To the rescue is a ketone breath meter, a smart device that analyzes your breath to determine the number of ketones in your body. This testing equipment is indispensable whichever low-carb diet you choose to adhere to, and even if you suffer from health conditions that put you in the risk group for developing ketoacidosis.

Now that we have a little foundation on the difference between the two diets you might be thinking about trying out, let’s take a look at the Rina diet’s main principles and try to figure out if it works!

The Science Behind the Rina Diet

What Is the 4 Day Diet and Does It Really Work-The 4-day diet can be traced back to athletes who wanted to offer regular people the chance of living a healthy and pleasant life by following an athlete’s way of eating and approaching nutrition.

In other words, the Rina diet comes with no true restrictions: you can have a burger, a pizza, some cake, and plenty of other delights – as long as you follow the rules on how and when to eat them.

Scientifically speaking, the Rina diet focuses on the human inability to actually process multiple types of food at once. Many of our digestive problems and subsequent health issues come from the fact that we mix and match all kinds of foods in one serving or during the same day.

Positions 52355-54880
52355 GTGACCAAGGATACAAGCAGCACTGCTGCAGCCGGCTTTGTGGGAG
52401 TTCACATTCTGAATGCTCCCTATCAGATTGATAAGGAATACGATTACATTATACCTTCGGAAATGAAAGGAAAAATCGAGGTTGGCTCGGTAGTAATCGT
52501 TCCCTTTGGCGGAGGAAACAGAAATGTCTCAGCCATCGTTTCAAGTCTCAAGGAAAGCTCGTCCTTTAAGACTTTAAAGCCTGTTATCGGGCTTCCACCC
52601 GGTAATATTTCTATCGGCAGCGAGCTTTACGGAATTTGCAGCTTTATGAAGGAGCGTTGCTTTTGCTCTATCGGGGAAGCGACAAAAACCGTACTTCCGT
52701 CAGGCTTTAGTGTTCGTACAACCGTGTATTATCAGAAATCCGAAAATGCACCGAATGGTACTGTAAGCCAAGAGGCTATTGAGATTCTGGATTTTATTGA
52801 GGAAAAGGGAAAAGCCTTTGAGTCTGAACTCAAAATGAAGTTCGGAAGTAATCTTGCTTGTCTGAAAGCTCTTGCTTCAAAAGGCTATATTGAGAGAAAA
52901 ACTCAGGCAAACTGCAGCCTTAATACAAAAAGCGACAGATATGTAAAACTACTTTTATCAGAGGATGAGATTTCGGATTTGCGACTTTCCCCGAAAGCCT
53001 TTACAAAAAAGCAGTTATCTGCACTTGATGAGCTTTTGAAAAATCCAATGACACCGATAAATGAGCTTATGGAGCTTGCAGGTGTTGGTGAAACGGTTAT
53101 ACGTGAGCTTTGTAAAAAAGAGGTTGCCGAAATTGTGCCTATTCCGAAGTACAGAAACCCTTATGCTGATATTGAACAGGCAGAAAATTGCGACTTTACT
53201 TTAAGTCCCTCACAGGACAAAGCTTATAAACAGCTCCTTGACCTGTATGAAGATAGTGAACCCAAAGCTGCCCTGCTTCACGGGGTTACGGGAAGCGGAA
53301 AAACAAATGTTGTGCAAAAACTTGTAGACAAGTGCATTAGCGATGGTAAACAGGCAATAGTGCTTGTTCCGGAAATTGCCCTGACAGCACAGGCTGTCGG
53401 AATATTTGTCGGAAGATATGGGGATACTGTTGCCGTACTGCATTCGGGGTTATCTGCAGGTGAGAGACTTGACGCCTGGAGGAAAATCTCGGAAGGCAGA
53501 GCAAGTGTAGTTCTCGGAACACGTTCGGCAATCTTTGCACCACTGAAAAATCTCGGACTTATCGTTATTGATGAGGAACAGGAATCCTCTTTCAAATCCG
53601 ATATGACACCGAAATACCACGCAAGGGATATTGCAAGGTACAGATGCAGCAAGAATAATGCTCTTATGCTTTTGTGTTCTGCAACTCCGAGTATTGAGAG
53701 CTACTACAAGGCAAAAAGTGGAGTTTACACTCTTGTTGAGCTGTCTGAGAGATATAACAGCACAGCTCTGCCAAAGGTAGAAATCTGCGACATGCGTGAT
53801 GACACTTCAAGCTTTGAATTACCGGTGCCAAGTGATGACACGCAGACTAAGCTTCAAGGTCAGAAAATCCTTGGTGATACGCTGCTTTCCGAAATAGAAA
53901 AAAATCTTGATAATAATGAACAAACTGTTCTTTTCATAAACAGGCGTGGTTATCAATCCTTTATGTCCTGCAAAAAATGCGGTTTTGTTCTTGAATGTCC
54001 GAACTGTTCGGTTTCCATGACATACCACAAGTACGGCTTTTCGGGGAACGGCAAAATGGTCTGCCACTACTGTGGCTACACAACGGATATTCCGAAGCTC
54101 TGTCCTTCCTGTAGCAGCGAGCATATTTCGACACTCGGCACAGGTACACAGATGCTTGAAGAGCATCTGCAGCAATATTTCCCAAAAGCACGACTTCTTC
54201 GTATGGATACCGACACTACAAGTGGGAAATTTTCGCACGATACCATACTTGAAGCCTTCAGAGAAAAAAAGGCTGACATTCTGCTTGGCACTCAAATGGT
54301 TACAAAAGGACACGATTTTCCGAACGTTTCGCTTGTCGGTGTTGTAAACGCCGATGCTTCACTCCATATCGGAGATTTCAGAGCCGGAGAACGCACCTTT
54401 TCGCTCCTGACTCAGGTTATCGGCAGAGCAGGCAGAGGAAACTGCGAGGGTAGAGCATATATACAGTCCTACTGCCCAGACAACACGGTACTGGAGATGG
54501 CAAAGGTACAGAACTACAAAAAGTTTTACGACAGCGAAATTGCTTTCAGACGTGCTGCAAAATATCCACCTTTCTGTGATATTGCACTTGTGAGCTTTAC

This is why Rina dissociates foods.

How to Implement the Rina Diet?

The Rina diet is founded on a relatively simple principle: you eat four types of main foods, one food a day, in a four-day cycle that repeats for 90 days (hence the alternative diet names).

The difference between Rina and other diets is that it isn’t a crash one – you don’t lose 30 pounds in one week, you lose them in three months. The supporters of the Rina diet consider it not being a diet at all, but a new lifestyle that trains and strengthens your metabolism.

  • Principle 1: No matter what type of food you eat one day, you should have only fruits for breakfast. This might sound a little strange, but fruits help your digestive system work properly. No matter what you have for lunch or dinner throughout the 90 days period, your morning breakfast should contain fruits only.
  • Principle 2: You need to keep a schedule of what and when you eat. Rina’s diet allows you to have breakfast between 7:00 a.m. and 11:00 a.m., lunch between 12:00 p.m. and 2:00 p.m., and dinner between 6:00 p.m. and 8:00 p.m. There are no intermediate snacks in between the main three meals and no dinner later than 8:00 p.m.
  • Principle 3: All throughout the 90 days of dieting, your dinner has to be ½ of the food quantity you had for lunch.
  • Principle 4: Drink a lot of water all day long and try engaging in cardio exercise at least once in two days.

The Rina 4 Day Diet Cycle

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Day 1 – Protein Day

  • Breakfast: fruits (accompanied by seeds and nuts if you like)
  • Lunch: this is the day when you can have proteins in the shape of lean, broiled, grilled, or roast meat, fish, eggs, or dairy products – if you chose one type of protein source, keep it all day long and don’t mix meats with cheeses. Also, don’t mix steak with fries, but you can always have a large side of fresh salad.
  • Dinner: the same protein source with a salad – but half the portion you had for lunch.

Day 2 – Starch Day

  • Breakfast: fruits (accompanied by seeds and nuts if you like)